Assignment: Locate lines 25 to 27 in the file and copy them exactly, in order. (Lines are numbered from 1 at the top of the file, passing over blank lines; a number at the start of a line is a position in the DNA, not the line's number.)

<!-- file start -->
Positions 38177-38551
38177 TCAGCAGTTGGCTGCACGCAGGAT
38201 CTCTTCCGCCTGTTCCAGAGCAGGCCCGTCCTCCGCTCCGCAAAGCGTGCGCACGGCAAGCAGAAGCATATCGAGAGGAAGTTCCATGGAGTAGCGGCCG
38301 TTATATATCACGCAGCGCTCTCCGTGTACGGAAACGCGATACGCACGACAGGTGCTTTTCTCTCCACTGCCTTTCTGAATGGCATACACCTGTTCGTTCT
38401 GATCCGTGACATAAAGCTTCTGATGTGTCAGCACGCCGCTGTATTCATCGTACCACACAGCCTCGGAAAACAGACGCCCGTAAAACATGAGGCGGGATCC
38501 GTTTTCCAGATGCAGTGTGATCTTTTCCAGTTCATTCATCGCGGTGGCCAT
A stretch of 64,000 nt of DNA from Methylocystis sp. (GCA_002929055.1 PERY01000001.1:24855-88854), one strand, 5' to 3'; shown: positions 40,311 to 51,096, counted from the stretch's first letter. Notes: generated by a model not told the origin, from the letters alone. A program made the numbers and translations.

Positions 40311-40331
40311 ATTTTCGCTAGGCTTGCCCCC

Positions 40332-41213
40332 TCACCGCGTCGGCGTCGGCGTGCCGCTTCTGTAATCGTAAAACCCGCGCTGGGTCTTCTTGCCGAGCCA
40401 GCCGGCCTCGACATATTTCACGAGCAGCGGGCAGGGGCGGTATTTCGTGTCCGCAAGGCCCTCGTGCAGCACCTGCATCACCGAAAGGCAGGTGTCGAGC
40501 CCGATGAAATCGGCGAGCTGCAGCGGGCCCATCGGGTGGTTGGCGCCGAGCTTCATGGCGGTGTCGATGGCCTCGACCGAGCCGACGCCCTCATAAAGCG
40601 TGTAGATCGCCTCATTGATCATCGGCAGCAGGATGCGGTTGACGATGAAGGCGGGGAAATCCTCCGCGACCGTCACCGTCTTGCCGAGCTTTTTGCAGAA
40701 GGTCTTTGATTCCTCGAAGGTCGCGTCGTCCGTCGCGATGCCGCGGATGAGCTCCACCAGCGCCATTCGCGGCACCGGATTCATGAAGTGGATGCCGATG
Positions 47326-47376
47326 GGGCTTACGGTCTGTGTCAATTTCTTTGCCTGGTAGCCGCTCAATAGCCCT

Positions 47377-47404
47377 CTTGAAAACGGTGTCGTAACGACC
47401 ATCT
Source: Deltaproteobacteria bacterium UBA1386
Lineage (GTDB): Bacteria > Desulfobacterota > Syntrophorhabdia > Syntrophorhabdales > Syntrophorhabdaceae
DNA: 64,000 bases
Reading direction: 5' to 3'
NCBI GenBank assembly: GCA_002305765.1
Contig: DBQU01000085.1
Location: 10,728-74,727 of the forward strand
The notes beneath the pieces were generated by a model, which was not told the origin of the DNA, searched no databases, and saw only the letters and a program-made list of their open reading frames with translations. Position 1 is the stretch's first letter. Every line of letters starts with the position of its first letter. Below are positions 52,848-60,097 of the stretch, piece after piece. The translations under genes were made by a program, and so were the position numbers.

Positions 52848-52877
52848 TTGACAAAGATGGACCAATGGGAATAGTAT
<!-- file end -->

NCBI GenBank assembly: GCA_002305765.1
Contig: DBQU01000085.1
Location: 10,728-74,727 of the forward strand